Boston bombings; why are we so quick to point the finger?

Boston marathon

Boston marathon

 

Since the tragic bombing of the Boston Marathon on the 15th April, there have been vast amounts of speculation on all fronts regarding the attack. Fingers have been pointed in all directions, from the reasonably logical accusations of the FBI’s failings in the situation the disturbingly ignorant belief of many that the Chechen culprits were Czechoslovakian, a belief that has led to the Czech Republic’s ambassador to the US making a public statement aiming to clear up the confusion. Ambrose Bierce’s statement that “war is God’s way of teaching Americans geography” seems appropriate here, many people seemingly still in need of instruction to tell the difference between the Central European Czech Republic and the Russian Federation Chechnya. However, despite the absurdity of these accusations, the most ridiculous of which can be found on various lists online, there have been some serious concerns raised over the bombings and what could have been done to prevent them.

The bombers, Tamerlan and Dzhokhar Tsarnaev, are ethnic Chechens whose attack was supposedly motivated by “their faith, apparently an anti-America, radical version of Islam”. Contradictory claims have been made as to where this extremist faith originated from but what is clear is that, in 2011, the Russian Federal Security Service informed the FBI that Tamerlan was a follower of radical Islam. Accordingly, the FBI interviewed Tamerlan and his family along with searching databases for any evidence of a threat, resulting in their conclusion that there was no evidence of “terrorism activity, domestic or foreign”. Despite this, and the Bureau’s claim that there was no evidence such a bombing would take place, the brothers’ father claimed that the FBI had been watching his family and had repeatedly questioned the brothers in relation to possible explosions on the streets of Boston. The statements made are contradictory but regardless of whether or not surveillance was continued on the family, it is obvious that the brothers were considered a threat at one point. The fact that the FBI failed to find any evidence as to this threat is not so much proof that there was nothing to find so much as that the FBI’s investigation wasn’t thorough enough. The brothers were clearly of some suspicion if the RFSS thought it necessary not only to take note of them but to warn the Americans, and it is a great shame to think that the bombings may have been preventable, if only a more thorough investigation had been conducted.

However, as stated in the New York Times, the brothers were motivated by their “extremist Islamic beliefs but”, importantly, “they were not connected to any known terrorist groups”. Tamerlan had a history of violence, having been arrested in July 2009 for assaulting his then-girlfriend, but can be seen to be otherwise clear of criminal associations. Dzhokhar was similarly free of obvious suspicion but it has been said that “the younger brother was like a puppy dog following his older brother”. There is the suggestion here then that, in some way, the bombing really could not have been foreseen by the FBI or any other government officials involved in the bombings and the investigation of the brothers. Furthermore, while many have criticise the manner in which the pursuit and capture of the Tsamaev brothers was handled following the bombings, stating law enforcement’s reliance on the assistance of citizens to capture the brothers. This has seemingly become the knee-jerk reaction to terror attacks these days, with people being quicker to lay blame than and display negativity than show any positive emotion.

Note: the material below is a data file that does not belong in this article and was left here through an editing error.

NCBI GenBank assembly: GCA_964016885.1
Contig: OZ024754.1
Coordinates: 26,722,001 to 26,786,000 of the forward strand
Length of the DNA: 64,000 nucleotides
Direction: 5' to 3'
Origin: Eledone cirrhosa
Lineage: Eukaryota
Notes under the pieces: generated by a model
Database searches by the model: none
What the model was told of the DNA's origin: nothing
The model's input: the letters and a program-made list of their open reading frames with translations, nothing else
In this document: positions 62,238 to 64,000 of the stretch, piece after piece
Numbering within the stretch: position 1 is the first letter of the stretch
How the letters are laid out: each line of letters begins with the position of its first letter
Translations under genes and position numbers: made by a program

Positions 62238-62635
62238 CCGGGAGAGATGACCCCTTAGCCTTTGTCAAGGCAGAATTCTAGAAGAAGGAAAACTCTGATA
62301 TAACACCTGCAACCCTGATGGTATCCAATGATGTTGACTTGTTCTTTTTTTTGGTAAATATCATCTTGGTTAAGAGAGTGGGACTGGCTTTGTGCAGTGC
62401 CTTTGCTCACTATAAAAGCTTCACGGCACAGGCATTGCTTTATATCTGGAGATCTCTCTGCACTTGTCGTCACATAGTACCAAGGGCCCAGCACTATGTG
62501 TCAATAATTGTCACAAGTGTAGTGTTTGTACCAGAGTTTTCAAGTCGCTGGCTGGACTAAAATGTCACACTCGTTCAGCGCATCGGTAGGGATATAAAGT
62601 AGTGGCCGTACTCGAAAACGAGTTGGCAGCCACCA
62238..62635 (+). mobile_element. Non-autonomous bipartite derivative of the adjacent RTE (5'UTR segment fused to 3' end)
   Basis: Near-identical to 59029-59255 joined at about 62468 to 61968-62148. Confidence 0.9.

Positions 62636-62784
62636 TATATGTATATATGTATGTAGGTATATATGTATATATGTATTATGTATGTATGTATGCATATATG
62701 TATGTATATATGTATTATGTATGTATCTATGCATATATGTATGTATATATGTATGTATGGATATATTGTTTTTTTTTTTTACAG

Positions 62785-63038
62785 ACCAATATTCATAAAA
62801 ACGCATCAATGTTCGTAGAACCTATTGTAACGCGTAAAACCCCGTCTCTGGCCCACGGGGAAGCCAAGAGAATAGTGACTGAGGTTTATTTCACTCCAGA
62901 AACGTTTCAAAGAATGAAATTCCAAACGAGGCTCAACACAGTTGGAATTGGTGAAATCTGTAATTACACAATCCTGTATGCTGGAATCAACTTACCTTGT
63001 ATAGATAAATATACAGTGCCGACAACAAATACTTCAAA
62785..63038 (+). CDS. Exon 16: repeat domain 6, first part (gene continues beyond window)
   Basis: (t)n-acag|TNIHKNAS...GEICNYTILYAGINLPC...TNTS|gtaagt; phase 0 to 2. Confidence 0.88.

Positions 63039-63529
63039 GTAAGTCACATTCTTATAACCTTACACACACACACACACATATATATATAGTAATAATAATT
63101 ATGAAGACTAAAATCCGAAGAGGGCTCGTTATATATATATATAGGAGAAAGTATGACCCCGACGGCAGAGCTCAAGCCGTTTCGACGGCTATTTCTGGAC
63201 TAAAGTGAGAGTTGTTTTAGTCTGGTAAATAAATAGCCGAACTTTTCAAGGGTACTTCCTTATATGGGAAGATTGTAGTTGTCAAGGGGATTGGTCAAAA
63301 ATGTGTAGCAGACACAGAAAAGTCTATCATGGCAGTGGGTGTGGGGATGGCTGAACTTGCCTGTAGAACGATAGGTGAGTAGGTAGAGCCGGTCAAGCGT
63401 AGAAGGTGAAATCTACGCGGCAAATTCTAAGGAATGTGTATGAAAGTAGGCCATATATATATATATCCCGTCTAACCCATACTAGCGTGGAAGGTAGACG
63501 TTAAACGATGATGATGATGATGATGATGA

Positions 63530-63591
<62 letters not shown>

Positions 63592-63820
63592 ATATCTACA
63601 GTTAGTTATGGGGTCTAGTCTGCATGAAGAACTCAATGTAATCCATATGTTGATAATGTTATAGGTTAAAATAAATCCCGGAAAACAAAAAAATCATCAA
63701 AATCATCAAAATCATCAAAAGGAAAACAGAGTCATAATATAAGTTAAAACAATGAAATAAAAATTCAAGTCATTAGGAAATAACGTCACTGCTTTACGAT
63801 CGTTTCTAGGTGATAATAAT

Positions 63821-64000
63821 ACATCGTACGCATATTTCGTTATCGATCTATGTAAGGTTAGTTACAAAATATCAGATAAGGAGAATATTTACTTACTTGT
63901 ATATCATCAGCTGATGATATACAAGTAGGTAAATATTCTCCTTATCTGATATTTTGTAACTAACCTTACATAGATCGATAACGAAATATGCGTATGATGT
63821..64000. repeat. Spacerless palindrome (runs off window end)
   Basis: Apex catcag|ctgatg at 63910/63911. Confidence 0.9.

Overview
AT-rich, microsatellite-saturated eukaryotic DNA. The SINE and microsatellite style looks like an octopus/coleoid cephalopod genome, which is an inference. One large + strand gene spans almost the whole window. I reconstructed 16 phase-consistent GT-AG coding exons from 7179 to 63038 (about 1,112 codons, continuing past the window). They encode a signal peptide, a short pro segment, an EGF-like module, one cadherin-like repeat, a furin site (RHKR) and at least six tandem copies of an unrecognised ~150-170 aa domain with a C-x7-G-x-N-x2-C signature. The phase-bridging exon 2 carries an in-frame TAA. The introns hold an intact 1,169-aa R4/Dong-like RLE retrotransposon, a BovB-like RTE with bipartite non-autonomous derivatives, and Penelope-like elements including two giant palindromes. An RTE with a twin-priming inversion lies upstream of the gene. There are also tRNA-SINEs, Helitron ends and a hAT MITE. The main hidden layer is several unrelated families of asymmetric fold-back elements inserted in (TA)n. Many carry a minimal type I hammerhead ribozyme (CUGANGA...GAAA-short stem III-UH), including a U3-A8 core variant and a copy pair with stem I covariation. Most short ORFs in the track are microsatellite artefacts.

In some ways this can be blamed on the tendency of the modern media towards scaremongering but it also speaks towards a more prevalent, underlying fear in our culture nowadays, no doubt a result of the ongoing “war on terror” which has, ironically, engendered more terror. In a panicked reaction, people seem to find it easier to waylay this fear by blaming others and trying to emphasise failings than by emphasising the positive. It may be easy to say that law enforcement should not have had to rely on the aid of regular citizens but surely it is better to see the hope in the fact that ordinary people stood up and came together to help in the capture of a dangerous terrorist. It may not be clear for a while longer the motivation behind the attacks but the motivation of those pointing their fingers all over the place are even less clear as, in displays of hope such as the strong spirit present at the London Marathon, it is obvious that we, as people, can come together in a strong, positive way. In the words of Amnesty International founder Peter Benenson, “it is better to light a candle than curse the darkness”.

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